Tuesday 02 December 1997
My friend Geraldine likes to do things properly and so figured that the only way to be sure that she didn't buy anything on International No Shop Day was to leave her money at home. If you think that sounds easy, try it and see how comfortable you feel. In the end Geraldine decided to take a little bit of money. But, she explained, it was just pounds 5 and only to be used for cappuccino emergencies and the like. The result? The pounds 5 disappeared at the same time that a book appeared in her hand. She was shopped. "God, what a failure," she wails but then perks up because her boyfriend had marked International No Shop Day by getting up specially early to shop even more than usual.
This all sounds rather familiar. I am usually addicted to one thing or another - not many people have their hypnotherapist on their Christmas card list - and so I recognise all the tactics. The first is classic safety- netism. You convince yourself that you need to take this bar of chocolate/bottle of gin/packet of 10 with you but that you have no intention of ever, ever actually using it. A few hours later, of course, you have. Geraldine's boyfriend, however, is doing something else entirely and even hearing about it made me nostalgic. I don't miss nicotine so much these days but I yearn for the rush of puffing away like a maniac on National No Smoking Day.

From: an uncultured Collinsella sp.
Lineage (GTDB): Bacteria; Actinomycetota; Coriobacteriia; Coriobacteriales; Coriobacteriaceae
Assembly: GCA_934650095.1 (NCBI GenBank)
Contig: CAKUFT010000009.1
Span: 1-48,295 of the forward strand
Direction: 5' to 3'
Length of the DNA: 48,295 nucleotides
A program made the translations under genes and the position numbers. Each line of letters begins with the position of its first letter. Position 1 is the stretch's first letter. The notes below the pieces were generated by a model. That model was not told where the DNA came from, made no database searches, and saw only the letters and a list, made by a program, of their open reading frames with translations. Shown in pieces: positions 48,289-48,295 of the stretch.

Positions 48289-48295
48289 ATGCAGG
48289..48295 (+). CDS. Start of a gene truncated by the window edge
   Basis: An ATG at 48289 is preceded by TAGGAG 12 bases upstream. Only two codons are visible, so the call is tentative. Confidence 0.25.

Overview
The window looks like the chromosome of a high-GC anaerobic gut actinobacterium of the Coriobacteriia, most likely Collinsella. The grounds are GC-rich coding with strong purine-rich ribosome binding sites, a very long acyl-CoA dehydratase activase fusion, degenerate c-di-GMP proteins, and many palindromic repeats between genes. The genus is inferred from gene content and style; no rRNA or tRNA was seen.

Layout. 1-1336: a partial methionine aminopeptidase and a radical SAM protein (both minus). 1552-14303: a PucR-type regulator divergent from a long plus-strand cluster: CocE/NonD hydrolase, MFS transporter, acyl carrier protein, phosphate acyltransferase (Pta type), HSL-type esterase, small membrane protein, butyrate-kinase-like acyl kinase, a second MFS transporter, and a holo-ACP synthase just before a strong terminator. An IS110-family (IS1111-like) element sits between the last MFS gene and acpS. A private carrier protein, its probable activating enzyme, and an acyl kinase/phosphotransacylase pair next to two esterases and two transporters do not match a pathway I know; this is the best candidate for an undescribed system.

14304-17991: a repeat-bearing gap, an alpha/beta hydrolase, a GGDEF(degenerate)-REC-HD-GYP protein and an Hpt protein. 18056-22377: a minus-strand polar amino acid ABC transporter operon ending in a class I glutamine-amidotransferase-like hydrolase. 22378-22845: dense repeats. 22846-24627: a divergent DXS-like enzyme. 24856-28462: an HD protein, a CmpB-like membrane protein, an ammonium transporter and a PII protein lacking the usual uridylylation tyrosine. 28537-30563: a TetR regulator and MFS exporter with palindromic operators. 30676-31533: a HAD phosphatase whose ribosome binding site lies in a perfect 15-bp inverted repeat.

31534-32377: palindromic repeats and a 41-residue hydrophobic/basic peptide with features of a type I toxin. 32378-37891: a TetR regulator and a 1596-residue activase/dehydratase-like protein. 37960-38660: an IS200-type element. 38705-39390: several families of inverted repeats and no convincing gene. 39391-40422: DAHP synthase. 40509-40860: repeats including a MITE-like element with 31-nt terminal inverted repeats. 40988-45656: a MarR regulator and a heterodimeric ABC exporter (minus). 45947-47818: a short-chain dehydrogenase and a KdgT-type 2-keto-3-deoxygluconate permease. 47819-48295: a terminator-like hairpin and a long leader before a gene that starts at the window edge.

Addiction is all the rage now. No one has habits anymore, only addictions. My daughter says she is addicted to magazines and it does seem to me that a small rain forest is felled each month so she can learn yet more about sex, drugs, rock 'n' roll and fingernail polish. And addiction. In the latest Bliss, for instance, there is the story of a girl addicted to pens. "Once I bought 10 Biros, two packs of felt-tips, three markers and seven pencils in one go," says Lisa Brown, aged 16, from Suffolk. Now, with 700 to choose from, she has cured herself. "I think it's all to do with self-discipline. If you're addicted to anything - chocolate, shopping, cigarettes - it's up to you to stop."
I pondered this as I trolleyed round the supermarket on International No Shop Day. Now I had a very good reason to be there - starvation, cashback, loyalty points, Diet Coke cravings, the need for extra dry sherry - and I resent the idea that my presence signals a lack of self-discipline. I completely support International No Shop Day and as far as I can see there was only one problem with it: it was on the wrong day. Of course, it's hard to say what the right day might be.
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